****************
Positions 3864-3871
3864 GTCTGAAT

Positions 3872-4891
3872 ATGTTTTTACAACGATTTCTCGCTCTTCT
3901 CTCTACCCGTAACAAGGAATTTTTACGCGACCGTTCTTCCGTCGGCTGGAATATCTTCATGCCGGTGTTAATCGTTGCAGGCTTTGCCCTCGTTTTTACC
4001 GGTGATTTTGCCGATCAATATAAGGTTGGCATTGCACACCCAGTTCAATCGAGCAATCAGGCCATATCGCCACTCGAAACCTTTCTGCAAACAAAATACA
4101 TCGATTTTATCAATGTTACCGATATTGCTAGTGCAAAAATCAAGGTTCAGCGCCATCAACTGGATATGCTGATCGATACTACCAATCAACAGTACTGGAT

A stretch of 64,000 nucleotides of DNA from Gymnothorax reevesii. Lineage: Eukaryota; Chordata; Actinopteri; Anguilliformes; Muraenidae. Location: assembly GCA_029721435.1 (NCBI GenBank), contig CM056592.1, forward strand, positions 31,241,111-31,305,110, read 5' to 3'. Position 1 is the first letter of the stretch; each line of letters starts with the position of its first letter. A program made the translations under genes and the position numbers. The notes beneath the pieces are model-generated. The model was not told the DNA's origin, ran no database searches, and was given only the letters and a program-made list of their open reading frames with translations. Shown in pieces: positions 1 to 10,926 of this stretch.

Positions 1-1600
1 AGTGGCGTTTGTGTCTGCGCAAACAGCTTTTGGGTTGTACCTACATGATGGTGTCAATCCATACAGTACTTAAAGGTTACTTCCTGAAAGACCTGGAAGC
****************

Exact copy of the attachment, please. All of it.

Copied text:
Positions 3864-3871
3864 GTCTGAAT

Positions 3872-4891
3872 ATGTTTTTACAACGATTTCTCGCTCTTCT
3901 CTCTACCCGTAACAAGGAATTTTTACGCGACCGTTCTTCCGTCGGCTGGAATATCTTCATGCCGGTGTTAATCGTTGCAGGCTTTGCCCTCGTTTTTACC
4001 GGTGATTTTGCCGATCAATATAAGGTTGGCATTGCACACCCAGTTCAATCGAGCAATCAGGCCATATCGCCACTCGAAACCTTTCTGCAAACAAAATACA
4101 TCGATTTTATCAATGTTACCGATATTGCTAGTGCAAAAATCAAGGTTCAGCGCCATCAACTGGATATGCTGATCGATACTACCAATCAACAGTACTGGAT

A stretch of 64,000 nucleotides of DNA from Gymnothorax reevesii. Lineage: Eukaryota; Chordata; Actinopteri; Anguilliformes; Muraenidae. Location: assembly GCA_029721435.1 (NCBI GenBank), contig CM056592.1, forward strand, positions 31,241,111-31,305,110, read 5' to 3'. Position 1 is the first letter of the stretch; each line of letters starts with the position of its first letter. A program made the translations under genes and the position numbers. The notes beneath the pieces are model-generated. The model was not told the DNA's origin, ran no database searches, and was given only the letters and a program-made list of their open reading frames with translations. Shown in pieces: positions 1 to 10,926 of this stretch.

Positions 1-1600
1 AGTGGCGTTTGTGTCTGCGCAAACAGCTTTTGGGTTGTACCTACATGATGGTGTCAATCCATACAGTACTTAAAGGTTACTTCCTGAAAGACCTGGAAGC